This year I am riding in the Courage Classic Bicycle Ride to raise funds for Children's Hospital in Denver. Each year, different teams raise money for specific causes. The Wheels of Justice team is honoring my friend, student, and neighbor, Cooper Deming. Cooper died of a DIPG (Diffuse Intrinsic Pointe Glioma)- a brain tumor, in May of 2017, days before his 13 birthday.
Let me tell you about Cooper. I had the privilege of tutoring him when he could no longer attend school due to his tumor. Cooper was kind, loving, and funny. I especially admired his eagerness to learn, even when he was not interested in the subject. We developed a playful and respectful relationship. Reading books and writing always led to interesting conversations about life and death. After my husband was killed by a drunk driver Cooper greeted me bravely.He gave me an extended hug, we cried, dropped the f -bomb a dozen times and got back to studies. One short month later Cooper would deliver the news of his impending death: hugs, tears, more f-bombs and back to work. How else do you deal with the tragedy of our situations? You go on living to the very end and Cooper did.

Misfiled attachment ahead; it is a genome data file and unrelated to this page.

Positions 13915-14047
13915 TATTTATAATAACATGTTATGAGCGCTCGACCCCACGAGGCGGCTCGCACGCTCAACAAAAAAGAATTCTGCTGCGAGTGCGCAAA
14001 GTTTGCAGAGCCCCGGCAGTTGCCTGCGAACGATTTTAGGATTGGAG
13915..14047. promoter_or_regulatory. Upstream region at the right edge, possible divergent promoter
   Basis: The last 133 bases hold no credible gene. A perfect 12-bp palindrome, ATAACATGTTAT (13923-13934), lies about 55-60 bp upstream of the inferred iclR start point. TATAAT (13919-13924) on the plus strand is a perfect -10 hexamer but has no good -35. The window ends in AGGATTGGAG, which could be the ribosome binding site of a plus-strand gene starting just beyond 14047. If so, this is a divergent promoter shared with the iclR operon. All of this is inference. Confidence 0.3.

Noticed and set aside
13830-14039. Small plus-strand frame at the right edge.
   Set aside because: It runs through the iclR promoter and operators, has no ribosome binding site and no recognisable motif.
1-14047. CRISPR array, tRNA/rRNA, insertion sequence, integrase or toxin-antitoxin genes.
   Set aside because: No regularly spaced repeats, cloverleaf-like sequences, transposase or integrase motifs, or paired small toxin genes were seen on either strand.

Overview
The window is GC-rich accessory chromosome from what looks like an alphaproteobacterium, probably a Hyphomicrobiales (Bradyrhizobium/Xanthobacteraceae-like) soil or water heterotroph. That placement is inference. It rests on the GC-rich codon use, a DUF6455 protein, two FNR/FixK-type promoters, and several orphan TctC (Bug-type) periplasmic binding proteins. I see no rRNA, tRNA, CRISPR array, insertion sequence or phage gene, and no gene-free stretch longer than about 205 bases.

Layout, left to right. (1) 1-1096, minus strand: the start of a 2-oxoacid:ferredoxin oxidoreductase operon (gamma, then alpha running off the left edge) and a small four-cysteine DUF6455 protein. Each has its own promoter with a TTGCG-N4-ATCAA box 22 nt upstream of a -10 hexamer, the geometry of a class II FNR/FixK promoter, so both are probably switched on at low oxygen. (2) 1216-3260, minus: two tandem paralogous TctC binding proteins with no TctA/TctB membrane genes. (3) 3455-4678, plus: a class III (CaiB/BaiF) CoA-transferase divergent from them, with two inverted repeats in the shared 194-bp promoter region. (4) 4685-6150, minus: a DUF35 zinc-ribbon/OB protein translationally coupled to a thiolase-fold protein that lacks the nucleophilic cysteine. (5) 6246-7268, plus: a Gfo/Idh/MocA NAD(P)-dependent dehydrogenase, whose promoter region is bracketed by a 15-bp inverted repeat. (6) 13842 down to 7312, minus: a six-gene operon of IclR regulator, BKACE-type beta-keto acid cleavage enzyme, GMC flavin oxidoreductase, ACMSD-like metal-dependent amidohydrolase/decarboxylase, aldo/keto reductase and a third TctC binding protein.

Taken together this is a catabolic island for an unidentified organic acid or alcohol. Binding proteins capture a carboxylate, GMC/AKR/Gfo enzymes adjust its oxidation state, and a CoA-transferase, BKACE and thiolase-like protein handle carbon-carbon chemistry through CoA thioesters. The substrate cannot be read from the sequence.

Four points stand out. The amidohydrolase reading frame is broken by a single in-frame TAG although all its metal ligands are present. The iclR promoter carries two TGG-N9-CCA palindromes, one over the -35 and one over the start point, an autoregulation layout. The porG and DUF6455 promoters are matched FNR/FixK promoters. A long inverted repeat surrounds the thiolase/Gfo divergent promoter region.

One of his favorite books was Winterdance by Gary Paulsen. In this book, Paulsen tells his story about running the Iditarod, a sled dog race in Alaska. Inspired by the book, Cooper and his family went to Winter Park for a sled dog ride; Cooper was over the moon about his adventure.
He also loved Unbroken by Laura Hillenbrand, about an Olympic Athlete turned WW2 pilot who survived several days at sea and a Japanese POW camp. We wrote and talked relentlessly about courage, strength, survival, and resilience. Cooper finally told me, "Don't mention resilience again. I am sick of the word." At that point, like any other kid his age, he just wanted to play video games, talk, and get back to school so he could play baseball.
Part of the 8th-grade curriculum was studying the Silk Road, so I ordered silkworm cocoons. We watched silkworm videos and learned how to unravel the cocoons into silk strains. This process involved soaking the cocoons for days, which created a nasty stink. In the last few days of Cooper's life, when he could barely hold his head up and did not have enough air to speak, he still had his sense of humor and conniving smile. Surrounded by his friends, he called me over to his wheelchair. I bent down with my ear next to his mouth, and he said, "Your breath smells like a silkworm's butt." With that, we had our last laugh. Cooper died a couple of days later, on May 9th, 2017.
I hope you will consider donating in honor of Cooper's LIFE, sense of humor, and resilience. I ride because I miss him and because we must find a cure.
PS: I'LL BE AT THE CANDY TENT ON THE COOPER MILE, SATURDAY JULY 16TH FROM 7:30AM-1:30PM. LOOKING FORWARD TO SERVING YOU.